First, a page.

For more information about the position as well as some guidance on the proposal, please contact Espen Andersen (self@espen.com, +47 4641 0452) or Asbjørn Følstad (asf@sintef.no, +47 2206 7515). Additional information about the doctoral program and admission requirements can be obtained from the Program Director Dora Sigurdardottir at BI Norwegian School of Management, (dora.s.sigurdardottir@bi.no, +47 46 41 00 57).

The application should include the following:

  • Certificate of a Master of Science degree or equivalent with a grade B or higher, please include transcripts of grades
  • Other relevant certificates and transcripts
  • A project proposal (5-10 pages including topic, proposed method, schedule)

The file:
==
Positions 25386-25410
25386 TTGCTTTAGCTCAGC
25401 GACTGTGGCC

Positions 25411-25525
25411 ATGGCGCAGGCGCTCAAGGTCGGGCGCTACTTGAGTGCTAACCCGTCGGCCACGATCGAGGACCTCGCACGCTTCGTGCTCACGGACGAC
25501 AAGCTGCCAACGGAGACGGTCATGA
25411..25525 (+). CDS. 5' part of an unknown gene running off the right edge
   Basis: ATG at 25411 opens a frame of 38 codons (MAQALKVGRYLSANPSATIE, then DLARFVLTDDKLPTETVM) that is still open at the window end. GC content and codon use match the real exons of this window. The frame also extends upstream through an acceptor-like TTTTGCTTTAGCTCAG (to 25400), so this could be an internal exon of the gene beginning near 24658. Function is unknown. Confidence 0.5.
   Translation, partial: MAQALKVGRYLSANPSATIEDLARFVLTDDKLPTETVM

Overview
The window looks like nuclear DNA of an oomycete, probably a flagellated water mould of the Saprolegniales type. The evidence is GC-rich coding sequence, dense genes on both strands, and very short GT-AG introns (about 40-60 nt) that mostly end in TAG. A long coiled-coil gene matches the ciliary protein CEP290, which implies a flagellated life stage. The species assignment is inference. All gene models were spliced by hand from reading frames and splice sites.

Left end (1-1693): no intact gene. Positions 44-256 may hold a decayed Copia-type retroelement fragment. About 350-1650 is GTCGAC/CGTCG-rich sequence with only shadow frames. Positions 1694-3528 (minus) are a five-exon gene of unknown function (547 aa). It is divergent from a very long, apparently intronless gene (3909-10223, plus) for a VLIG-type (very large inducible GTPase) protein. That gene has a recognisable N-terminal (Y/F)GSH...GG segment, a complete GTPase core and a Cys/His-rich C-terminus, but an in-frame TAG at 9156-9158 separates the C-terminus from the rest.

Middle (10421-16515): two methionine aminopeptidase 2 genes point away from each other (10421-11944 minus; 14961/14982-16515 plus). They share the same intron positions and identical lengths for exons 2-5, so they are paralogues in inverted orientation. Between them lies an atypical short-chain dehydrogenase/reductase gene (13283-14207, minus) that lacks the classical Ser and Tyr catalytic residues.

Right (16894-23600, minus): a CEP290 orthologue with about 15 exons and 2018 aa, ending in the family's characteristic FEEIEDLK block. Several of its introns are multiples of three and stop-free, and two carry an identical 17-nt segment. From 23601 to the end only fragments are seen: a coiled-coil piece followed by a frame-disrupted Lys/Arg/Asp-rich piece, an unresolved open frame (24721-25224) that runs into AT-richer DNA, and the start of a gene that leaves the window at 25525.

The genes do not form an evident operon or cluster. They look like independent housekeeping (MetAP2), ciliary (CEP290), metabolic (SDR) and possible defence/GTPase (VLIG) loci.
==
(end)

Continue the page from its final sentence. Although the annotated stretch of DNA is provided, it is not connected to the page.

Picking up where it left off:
• CV
  • Letters of recommendations from relevant employers/tutors providing evidence of your skills as a researcher (if any)
  • Certificates from previously completed courses at the doctoral level, if requesting approval of these for the PhD programme at BI Norwegian School of Management (see last section of § 3.1.1 in our PhD Regulations on BIs website)
  • A complete list of all publications and/or other documented relevant activities. Please note that certified documentation of formal qualification must be submitted in order to be evaluated.

Applications must be submitted electronically through BI’s website (www.bi.no, see under “vacant positions”, direct link here.). Women are encouraged to apply.

The Department Council of the Institute for Strategy and Logistics will evaluate the project proposals. Candidate
s may be asked to come for a formal interview. Thereafter the project proposal will be sent to the Doctoral Programme Committee for approval.

The application deadline for this scholarship is November 1, 2009. Documentation may not be submitted after the deadline.